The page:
Umm Al Fahm: under occupation skies, everything is possible
Agricultural Checkpoint Anin 6:30 a.m.
The military police soldiers opened the checkpoint on time. We and our ‘cousins’ from the village were there 15 minutes early because of false information about opening time. The passage proceeded speedily. 2 tractors passed through, their owners having registered them in their own permits, as well as a number of pedestrians. Spirits are stormy today because of the new requirement to register the tractors in their owners’ permits, declared only this Sunday. Some managed to do this right away at the Israeli DCO in Salem. Others who hurried in their footsteps were already sent on to the Palestinian DCO in Jenin. Unfortunately, in their own DCO it will take a whole week until the registration is received.
Umm Al Fahm 6:55
We climb up to the peak of the town on one of the main streets that leads to the southern exit. On the eastern side are a hill and a wood, and below the hill runs the Separation Fence and the security track. This area contains a long break in the fence, through which young men from the West Bank who loiter around here have come hoping to catch a day’s work. Apparently, all the action has died down, or not yet begun. Up the hill, in the wood filled with waste, crowd other youngsters who have already worked today and want to get back home now. What work? As porters in the smuggling activity. At 5:30 a.m., protected by the dark, they carried fruit and vegetables, sheep and cattle, and drugs and other things, from the West Bank into Israel/Umm Al Fahm. Now, the soldier does not let them through. About every 100 yards or so stands an armed soldier and either lets them through or not, in or out.
There is no work in the villages, no work in the West Bank, and they will do whatever it takes. They walk long distances through thorns and rocks, up and down hill, for the chance to bring a few shekels home. Not everyone gets to do that. Some return empty-handed. “Today’s a good day”, they say of the soldiers. “Sometimes soldiers throw teargas canisters at us and don’t let us through at all. Not today” They also spoke about soldiers who partake in the smuggling activity, and it was not comfortable to believe it, but under occupation skies, everything is possible…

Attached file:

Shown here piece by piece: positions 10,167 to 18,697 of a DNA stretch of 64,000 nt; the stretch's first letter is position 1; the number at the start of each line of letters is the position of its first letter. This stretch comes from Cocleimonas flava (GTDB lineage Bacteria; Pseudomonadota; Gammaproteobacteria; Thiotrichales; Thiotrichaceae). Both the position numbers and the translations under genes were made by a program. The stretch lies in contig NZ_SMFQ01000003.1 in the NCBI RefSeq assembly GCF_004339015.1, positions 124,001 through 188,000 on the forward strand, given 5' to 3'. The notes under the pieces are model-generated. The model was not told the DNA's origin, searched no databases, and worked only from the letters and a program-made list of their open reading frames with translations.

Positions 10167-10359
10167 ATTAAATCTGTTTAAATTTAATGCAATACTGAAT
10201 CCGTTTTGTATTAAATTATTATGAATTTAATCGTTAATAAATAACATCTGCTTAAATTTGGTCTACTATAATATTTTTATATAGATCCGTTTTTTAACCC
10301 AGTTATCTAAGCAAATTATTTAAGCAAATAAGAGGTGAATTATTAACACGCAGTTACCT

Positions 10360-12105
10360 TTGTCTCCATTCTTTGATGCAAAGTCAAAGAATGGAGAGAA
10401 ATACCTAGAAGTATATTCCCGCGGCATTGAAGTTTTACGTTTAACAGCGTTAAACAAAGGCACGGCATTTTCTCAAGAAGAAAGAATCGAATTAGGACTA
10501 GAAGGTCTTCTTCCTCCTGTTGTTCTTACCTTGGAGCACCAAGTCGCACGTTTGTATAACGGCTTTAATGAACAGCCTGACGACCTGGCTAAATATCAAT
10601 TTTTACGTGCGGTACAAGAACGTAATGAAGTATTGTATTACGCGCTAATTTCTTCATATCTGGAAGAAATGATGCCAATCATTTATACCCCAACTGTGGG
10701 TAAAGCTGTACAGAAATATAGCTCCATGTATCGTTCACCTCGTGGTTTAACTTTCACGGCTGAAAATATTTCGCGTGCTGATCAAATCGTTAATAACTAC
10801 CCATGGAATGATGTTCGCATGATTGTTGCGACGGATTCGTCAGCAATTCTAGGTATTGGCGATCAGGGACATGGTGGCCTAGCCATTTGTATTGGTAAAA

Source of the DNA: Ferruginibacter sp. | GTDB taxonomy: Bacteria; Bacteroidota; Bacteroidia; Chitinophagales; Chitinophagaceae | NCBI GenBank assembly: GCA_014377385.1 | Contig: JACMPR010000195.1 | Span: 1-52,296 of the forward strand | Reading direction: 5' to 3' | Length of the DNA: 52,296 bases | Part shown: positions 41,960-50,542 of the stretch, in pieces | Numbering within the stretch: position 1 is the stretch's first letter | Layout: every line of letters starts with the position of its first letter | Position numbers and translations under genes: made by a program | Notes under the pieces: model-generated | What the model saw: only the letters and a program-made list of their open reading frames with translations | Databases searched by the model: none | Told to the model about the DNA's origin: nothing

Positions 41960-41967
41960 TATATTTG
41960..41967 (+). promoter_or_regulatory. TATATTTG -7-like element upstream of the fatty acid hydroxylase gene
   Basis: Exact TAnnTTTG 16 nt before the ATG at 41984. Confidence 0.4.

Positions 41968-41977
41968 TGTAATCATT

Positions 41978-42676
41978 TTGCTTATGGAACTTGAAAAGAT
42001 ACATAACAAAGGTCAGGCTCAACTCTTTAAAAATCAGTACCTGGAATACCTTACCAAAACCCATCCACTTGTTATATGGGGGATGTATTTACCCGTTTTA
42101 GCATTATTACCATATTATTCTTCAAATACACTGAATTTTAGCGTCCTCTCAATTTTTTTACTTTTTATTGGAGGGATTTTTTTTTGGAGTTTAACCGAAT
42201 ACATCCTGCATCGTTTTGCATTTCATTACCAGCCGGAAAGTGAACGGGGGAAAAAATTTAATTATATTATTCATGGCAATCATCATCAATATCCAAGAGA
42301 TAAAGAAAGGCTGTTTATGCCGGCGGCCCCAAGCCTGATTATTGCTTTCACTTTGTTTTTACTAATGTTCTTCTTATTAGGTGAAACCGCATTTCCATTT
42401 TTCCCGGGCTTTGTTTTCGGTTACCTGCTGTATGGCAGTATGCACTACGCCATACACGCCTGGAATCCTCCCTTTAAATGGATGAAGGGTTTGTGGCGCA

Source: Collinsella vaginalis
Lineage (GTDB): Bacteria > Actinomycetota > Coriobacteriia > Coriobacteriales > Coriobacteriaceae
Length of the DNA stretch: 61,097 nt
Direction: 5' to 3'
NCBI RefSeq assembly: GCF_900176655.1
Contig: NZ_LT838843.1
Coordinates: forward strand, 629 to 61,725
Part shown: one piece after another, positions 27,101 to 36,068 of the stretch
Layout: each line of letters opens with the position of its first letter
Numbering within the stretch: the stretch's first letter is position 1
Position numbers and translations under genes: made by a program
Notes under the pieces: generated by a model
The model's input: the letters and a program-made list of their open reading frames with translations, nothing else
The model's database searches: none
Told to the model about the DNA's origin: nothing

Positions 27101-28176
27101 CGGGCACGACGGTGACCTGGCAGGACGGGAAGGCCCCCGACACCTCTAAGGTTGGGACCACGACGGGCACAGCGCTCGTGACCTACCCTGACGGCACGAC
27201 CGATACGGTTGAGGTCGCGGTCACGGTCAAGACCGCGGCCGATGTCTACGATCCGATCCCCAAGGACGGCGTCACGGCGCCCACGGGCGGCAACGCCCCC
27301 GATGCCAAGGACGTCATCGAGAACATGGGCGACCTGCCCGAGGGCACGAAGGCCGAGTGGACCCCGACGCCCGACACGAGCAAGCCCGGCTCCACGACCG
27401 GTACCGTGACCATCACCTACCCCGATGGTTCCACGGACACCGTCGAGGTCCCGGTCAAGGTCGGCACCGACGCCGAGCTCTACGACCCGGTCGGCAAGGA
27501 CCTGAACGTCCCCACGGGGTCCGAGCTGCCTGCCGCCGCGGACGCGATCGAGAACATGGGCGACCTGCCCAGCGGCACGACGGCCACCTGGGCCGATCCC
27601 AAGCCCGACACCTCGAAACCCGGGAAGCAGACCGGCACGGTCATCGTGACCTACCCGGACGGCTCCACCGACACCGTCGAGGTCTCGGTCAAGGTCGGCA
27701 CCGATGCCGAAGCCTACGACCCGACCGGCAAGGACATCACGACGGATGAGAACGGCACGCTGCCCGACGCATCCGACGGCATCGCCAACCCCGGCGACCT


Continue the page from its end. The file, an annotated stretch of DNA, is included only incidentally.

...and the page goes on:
Agricultural Checkpoint Tayibe-Roumana
(Opposite the eastern slopes of Umm Al Fahm) 7 a.m.
Just as we began the steep slope towards the checkpoint, we discovered that the narrow road leading to it is replete with obstacles – cut branches, plastic chairs, and two small sheds. In one is a messy kitchen and pastries (a kiosk for the smugglers?), and near the other stood the red Ferguson of our friend Ali from Tayibe. Around it stood several local young men. Ali (the older guy) was glad to see us and without delay proposed to me in marriage, happy as can be… Next to him, another guy was already taking his time with a water pipe. In recent months we heard rumors that these fellows take a payment from Palestinians who sneak through the holes in the fence and enter the city from here, on the road, which is better than traipsing around among the thorns. But the fine fellows denied that they charge money. So what are they doing here so early in the morning? Sitting. Just like that – relaxing. But they want to know who told us…
We never got to the checkpoint itself because passage was already over.
Eastern Barta’a Junction 8:15 a.m.
The entrance to Eastern Barta’a on road 611 has an active transport station for over half a year now. This is where hundreds of Palestinian workers congregate after having crossed the Separation Barrier at various places, and vans waiting for them there bring them here, to this junction from which they proceed in buses, vans and taxi cabs – on to work, especially in the new Israeli city of Harish that is under construction. Active passage takes place here in the light of day, in plain view of the Israeli soldiers who speed in their jeeps along the security road. Their job is to deter the smugglers. Sometimes these soldiers throw teargas grenades, yell at passers, usually try just not to tire themselves.
Along the road leading to Barta’a is a long line of parked Israeli cars. Apparently Israeli citizens also drive from here to Harish and other work places. Stalls have popped up here selling anything one could desire at the moment – black coffee out of large thermos bottles, wrapped cookies and candy, and even cabbages and cauliflowers in season.
Eastern Barta’a 8:40 a.m.
At this hour Eastern Barta’a – whose main street is a large colorful market – is waking up. On the other hand, neighboring Western Barta’a looks lifeless and except for a few nurseries and shops, there is nothing here to catch one’s eye.